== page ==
Call it the Nasdaq's lost decade, or at least its lost nine years. If you bought shares in most tech companies in October 1999 and sold them today, you would have lost money. And then there's inflation.
It's true that stocks generally ascend in the long run. But last week's stock market crash is a potent reminder of the corollary to that rule: the long run can be a long way off.
Our review of the share prices of large tech companies show that, for the most part, they've plummeted back to where they were nine or ten years ago. This means that, in general, anyone who bought shares of Microsoft or Intel during that time has lost money.
Once high-flying companies like Amazon.com, Dell, Yahoo, and Sun Microsystems have plummeted back to earth. Ones that noticeably appreciated compared to this time in 1999 include Apple, Research In Motion, and Hewlett Packard; SAP and IBM ended up sideways.
The Nasdaq Composite stock market index closed Friday at 1,649.51, down more than 1,000 points from October 1999. It's now returned to levels first reached in the boom days of autumn 1997.
The numbers are even worse if you take into account inflation, meaning the U.S. dollar's devaluation during that time.
A dollar went a lot further in the 1990s than today: U.S. government figures say consumer prices today are about 37 percent higher than at the time the Nasdaq first reached its current level; alternate calculations put them at closer to 100 percent. (Remember that gas prices were at about $1.25 per gallon in autumn 1997, and single-family home prices at the time were generally less than half what they were as of this summer.)
Those numbers, by the way, are adjusted for stock splits, inverse splits, and dividends.
A 43 percent drop in the Nasdaq Composite index from its 52-week high is a serious downturn, especially when coupled with the bursting of the housing bubble and a virtual seizure of some credit markets. But it's a long way away from the Great Depression, which resulted in the stock market losing almost 90 percent of its value.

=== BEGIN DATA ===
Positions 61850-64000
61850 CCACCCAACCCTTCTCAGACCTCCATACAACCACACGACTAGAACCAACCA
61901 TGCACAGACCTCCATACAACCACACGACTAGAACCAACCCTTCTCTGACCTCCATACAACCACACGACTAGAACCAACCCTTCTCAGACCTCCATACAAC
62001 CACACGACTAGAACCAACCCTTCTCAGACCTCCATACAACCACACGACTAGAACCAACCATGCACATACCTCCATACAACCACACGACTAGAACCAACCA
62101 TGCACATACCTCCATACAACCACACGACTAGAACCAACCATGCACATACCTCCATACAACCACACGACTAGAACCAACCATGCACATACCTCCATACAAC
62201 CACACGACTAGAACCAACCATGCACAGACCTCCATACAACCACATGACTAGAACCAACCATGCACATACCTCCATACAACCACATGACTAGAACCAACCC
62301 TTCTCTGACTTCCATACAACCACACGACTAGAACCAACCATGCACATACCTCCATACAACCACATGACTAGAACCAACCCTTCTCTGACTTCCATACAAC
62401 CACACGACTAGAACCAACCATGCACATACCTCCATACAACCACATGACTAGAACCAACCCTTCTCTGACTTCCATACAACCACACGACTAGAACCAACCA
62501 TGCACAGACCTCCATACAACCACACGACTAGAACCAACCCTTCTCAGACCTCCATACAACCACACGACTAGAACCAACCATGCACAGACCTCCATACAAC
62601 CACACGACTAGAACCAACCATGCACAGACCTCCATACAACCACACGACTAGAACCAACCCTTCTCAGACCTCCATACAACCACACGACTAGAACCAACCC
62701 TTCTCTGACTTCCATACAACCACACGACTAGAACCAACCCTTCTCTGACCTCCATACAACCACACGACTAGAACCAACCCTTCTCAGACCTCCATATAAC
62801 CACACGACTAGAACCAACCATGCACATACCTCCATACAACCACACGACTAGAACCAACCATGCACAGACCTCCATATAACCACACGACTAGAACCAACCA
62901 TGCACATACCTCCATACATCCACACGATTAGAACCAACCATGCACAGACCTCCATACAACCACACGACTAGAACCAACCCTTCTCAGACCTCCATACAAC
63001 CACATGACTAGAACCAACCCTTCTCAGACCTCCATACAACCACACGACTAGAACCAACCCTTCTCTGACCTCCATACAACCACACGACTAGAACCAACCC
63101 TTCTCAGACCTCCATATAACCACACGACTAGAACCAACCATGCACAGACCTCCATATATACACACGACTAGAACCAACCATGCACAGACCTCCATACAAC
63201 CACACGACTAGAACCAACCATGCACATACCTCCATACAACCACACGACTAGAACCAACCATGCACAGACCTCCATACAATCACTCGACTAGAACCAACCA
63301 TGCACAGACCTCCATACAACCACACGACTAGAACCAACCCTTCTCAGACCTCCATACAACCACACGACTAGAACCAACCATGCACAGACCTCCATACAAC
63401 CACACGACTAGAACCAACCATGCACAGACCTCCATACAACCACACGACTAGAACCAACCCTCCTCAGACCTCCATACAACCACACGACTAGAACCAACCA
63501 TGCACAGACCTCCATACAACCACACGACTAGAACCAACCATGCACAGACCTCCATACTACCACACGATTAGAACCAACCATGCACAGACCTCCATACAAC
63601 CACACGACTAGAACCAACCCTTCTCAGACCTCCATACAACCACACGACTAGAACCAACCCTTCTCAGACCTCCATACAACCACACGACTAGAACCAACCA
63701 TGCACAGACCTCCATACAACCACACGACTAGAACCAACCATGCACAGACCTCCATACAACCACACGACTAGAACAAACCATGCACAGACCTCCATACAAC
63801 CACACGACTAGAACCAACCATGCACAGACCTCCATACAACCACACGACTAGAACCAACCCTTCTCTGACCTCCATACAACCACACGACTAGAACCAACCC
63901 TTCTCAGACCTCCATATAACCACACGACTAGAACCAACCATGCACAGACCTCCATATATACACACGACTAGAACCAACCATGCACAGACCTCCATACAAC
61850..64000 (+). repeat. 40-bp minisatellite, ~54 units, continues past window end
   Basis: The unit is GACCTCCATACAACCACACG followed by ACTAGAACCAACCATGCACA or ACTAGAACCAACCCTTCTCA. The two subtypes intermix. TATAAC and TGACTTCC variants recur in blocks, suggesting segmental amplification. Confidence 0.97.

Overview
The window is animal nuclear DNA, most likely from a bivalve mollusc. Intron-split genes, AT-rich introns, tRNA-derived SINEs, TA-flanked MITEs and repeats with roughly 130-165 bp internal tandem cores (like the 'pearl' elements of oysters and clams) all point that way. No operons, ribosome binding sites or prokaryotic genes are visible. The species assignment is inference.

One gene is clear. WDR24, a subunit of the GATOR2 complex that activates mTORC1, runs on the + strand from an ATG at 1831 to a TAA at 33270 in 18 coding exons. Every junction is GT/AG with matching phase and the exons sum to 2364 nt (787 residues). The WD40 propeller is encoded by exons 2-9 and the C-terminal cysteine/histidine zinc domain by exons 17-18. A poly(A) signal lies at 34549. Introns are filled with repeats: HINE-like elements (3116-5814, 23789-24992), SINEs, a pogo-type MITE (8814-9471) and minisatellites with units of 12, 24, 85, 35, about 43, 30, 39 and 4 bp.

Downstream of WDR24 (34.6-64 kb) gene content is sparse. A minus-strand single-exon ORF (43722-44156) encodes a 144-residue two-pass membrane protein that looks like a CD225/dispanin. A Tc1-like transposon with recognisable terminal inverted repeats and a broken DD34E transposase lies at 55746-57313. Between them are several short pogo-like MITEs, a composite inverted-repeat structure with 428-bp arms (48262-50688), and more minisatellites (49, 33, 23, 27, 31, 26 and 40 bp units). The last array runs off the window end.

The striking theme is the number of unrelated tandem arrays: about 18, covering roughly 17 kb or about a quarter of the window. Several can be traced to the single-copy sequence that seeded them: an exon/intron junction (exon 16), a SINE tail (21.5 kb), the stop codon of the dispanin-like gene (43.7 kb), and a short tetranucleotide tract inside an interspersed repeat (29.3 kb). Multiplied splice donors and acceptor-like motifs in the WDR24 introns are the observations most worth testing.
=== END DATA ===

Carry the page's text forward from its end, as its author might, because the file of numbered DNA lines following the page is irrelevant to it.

Then again, saying that a market crash isn't as bad as the worst economic catastrophe in recent history is rather like saying that getting shot by a .38 caliber pistol isn't quite as bad as getting shot with a .45 magnum. In a blog post last Thursday, economist Nouriel Roubini of New York University warned that "severe damage is done and one cannot rule out a systemic collapse and a global depression."
It's still too early to know how the dip in tech shares will affect Silicon Valley and other technology firms. Investor distaste for stocks makes it more difficult for companies to raise money that way; it also means that the stock option-fueled economy of the Bay Area slows down. We reported last Thursday on how tech companies are dealing with the financial hurricane; the Wall Street Journal also noted that while Silicon Valley may seem relatively insulated, some companies are putting their IT purchases on hold.
As of this weekend, there was some hope for disheartened investors: U.S. stock futures hinted at a 3 percent rise for the Nasdaq in advance of the market opening on Monday. Still, in this new era of stock-market revulsion and newfound appreciation for cash (and perhaps even gold), much of the recent news is far from promising.
"Start-ups that don't have traction and don't have that kind of hockey-stick-like growth on Alexa or Compete or whatever are going to have a really difficult time raising an additional round of funding," Digg founder Kevin Rose told us in a recent interview. "I think that a lot of the advice going out there to start-ups right now is to pare back a little bit and get into a mode that you can survive in."
Technology-related initial public offerings in the third quarter fell from 44 in 2007 to a mere 10 this year. Growth in cell phone sales may be moderating. No wonder angel investor Ron Conway warned his portfolio companies last week to cut expenses, fast.
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